Leafy greens are a rich dietary source of nutrients including calcium, magnesium, potassium, and iron (Kopsell et al., 2004). In addition, many leafy greens, particularly those of the Brassicaceae family, contain high levels of plant secondary metabolites such as S-methyl cysteine sulfoxide, carotenoids, flavonoids, and anthocyanins (Manchali et al., 2012). Compounds such as sulforaphane, a phytochemical evolved from hydrolysis of glucoraphanin by the enzyme myrosinase, have been reported to have chemopreventive properties (Liang and Yuan, 2012). Consumption of kale and collard greens, which are rich in carotenoids, has been shown to increase macular pigment optic density in humans, which has been associated with improved eye health (Kopsell et al., 2009).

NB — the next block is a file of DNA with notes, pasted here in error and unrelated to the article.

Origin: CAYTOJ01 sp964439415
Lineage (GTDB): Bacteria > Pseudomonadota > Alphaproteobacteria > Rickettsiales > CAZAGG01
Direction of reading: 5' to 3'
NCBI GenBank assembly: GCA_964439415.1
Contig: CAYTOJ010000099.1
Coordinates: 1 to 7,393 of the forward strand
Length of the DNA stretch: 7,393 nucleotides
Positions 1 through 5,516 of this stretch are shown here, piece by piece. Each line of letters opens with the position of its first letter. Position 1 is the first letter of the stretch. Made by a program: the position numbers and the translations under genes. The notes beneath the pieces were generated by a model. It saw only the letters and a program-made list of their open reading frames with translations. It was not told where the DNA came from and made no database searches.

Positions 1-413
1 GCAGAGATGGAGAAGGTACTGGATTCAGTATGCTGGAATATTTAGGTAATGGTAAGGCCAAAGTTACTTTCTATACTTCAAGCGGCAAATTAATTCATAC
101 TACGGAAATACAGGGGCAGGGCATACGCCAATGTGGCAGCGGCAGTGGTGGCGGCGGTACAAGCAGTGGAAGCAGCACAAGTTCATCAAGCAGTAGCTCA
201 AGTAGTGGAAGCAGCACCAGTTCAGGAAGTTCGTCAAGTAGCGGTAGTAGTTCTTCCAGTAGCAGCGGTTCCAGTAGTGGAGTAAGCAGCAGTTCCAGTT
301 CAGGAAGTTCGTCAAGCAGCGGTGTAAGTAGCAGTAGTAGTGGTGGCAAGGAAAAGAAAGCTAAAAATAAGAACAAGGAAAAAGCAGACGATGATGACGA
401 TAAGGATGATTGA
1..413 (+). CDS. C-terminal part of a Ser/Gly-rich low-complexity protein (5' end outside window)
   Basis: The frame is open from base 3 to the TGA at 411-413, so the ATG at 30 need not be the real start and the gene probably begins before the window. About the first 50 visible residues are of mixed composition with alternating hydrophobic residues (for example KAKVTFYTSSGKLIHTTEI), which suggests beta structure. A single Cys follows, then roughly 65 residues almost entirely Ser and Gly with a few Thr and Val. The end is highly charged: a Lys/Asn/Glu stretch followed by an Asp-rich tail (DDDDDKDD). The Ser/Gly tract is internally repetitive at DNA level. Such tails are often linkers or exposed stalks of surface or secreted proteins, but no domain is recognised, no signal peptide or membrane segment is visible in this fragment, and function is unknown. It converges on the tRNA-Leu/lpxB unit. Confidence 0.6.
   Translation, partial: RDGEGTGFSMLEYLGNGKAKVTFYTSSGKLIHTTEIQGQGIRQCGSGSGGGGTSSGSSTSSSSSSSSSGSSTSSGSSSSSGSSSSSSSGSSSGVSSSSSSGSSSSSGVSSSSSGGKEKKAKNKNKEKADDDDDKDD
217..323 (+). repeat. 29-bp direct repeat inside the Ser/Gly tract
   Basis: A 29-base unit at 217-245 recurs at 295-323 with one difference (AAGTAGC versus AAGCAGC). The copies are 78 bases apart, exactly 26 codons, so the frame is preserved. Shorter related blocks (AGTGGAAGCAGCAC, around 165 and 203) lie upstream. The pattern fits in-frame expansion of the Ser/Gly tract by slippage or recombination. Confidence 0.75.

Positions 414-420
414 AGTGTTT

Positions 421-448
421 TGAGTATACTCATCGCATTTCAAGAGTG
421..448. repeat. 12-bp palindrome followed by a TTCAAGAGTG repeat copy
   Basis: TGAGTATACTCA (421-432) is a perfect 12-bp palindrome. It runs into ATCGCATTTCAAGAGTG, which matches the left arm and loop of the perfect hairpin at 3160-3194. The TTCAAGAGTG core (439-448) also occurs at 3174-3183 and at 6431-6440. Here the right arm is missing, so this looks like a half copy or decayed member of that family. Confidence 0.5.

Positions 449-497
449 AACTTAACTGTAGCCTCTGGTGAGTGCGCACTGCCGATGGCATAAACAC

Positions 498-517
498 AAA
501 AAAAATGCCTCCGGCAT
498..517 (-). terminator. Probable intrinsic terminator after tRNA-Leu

Leafy greens may be attractive to consumers wanting a nutrient-rich diet. It is noteworthy that those consumers concerned with health and diet may also be regular purchasers of organically grown fruits and vegetables (Zanoli and Naspetti, 2002). In a review of consumer behavior toward organic foods, Hughner et al. (2007) reported that a majority of previously published studies noted perceived positive effects on health as the primary reason for choosing organic food. Thus, it is not surprising that the authors have observed that leafy greens are frequently grown by organic farmers in Kentucky.